On May 5, Barbara Slavin, acting director of The Future of Iran Initiative at the Atlantic Council, moderated a panel on “Nurturing People-to-People Ties with Iran.” Slavin quoted a Mennonite professor, Harry Huebner, who has visited Iran at least 10 times as saying that “dialogue is its own justification.”

This is particularly the case when it comes to countries with which the US lacks normal relations, Slavin said. Speakers on the panel noted the mutual benefits of US-Iran ties from the academic and economic contribution Iranian scholars make to US universities to the goodwill generated by exchanges of athletic teams, clergy, artists and doctors.

“America is great because it has great universities,” said Stan L. Albrecht, the just-retired president of Utah State University, in recounting ties between the university and Iranians that go back to the 1940s. Albrecht also described a more recent joint project involving Iran’s Lake Urmia, which has been threatened with desertification and is similar in structure to Utah’s Great Salt Lake.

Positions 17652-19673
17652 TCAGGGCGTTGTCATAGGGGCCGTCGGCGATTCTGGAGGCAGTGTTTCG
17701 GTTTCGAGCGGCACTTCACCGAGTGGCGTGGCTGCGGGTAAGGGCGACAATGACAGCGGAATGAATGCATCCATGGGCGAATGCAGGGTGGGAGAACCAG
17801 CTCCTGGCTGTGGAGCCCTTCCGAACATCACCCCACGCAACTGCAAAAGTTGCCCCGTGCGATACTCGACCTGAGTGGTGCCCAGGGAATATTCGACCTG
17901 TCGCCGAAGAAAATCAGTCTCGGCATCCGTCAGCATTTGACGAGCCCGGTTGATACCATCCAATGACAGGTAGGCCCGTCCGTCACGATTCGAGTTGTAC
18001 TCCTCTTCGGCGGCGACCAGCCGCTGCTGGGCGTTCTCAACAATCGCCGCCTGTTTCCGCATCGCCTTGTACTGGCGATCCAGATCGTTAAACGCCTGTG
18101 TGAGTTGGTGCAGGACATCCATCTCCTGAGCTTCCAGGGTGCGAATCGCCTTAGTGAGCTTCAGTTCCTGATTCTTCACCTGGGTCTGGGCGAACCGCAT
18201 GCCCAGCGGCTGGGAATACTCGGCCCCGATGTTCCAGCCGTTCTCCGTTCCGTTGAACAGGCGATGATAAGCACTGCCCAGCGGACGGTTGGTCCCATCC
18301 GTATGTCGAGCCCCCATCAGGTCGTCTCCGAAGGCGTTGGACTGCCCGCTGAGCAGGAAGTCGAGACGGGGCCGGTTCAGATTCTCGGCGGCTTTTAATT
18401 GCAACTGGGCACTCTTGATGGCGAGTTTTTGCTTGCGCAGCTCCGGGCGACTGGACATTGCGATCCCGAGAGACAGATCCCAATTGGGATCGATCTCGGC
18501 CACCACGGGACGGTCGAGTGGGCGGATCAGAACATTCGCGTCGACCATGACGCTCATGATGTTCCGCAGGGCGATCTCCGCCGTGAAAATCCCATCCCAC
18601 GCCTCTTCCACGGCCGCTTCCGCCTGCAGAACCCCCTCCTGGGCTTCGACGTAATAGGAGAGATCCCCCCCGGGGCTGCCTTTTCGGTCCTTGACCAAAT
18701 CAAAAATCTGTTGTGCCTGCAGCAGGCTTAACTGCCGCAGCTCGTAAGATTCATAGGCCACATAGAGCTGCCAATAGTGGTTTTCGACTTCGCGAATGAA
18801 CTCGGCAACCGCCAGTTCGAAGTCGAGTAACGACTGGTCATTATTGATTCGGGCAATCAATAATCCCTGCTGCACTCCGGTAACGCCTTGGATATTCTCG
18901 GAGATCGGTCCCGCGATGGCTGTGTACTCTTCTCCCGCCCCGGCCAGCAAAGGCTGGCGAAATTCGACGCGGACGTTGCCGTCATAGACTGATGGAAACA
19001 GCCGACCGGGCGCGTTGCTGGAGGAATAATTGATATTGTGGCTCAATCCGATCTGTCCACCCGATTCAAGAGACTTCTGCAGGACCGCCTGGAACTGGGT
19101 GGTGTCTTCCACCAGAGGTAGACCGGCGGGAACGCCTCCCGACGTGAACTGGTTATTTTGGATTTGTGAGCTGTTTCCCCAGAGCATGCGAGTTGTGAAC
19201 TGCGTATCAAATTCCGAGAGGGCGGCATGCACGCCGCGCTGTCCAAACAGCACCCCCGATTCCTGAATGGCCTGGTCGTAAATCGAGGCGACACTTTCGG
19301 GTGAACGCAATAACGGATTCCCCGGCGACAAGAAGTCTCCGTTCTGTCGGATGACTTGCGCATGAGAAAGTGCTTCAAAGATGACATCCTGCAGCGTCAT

Bahman Baktiari, executive director of the International Foundation for Civil Society, which facilitates athletic exchanges, spoke of the pressure the Iranian wrestling team placed on the Iranian government to allow the American team to compete in Iran this year despite President Trump’s executive order banning travel to the United States from Iran and a half dozen other Muslim majority nations. Athletes from US and Iran have competed in each other’s countries more than 30 times since 1998, forging strong institutional and human bonds, Baktiari said.

Kamiar Alaei, the associate dean for Global and Interdisciplinary Research at the State University of New York at Albany, described his work in Iran on HIV-Aids treatment and prevention. “HIV doesn’t need a visa to cross borders,” he said. Alaei, who was jailed in Iran for 3 years under the Ahmadinejad administration, said that despite his ordeal, “we have to keep the door open” to US-Iran ties which are welcomed by the vast majority of the Iranian population.

Finally, Shahrzad Rezvani, an attorney and member of the board of the Iranian-American Bar Association’s DC Chapter, spoke of the group’s efforts to overturn the Trump travel bans and the plight of many Iranian visa seekers whose applications have been stuck in “administrative processing” while the fate of the bans is decided by US courts. Slavin noted that no Iranian visitor to the US has been implicated in a terrorist act against an American in memory. She expressed the hope that the Trump administration would insulate people-to-people ties with Iran from future State Department budget cuts or policy decisions.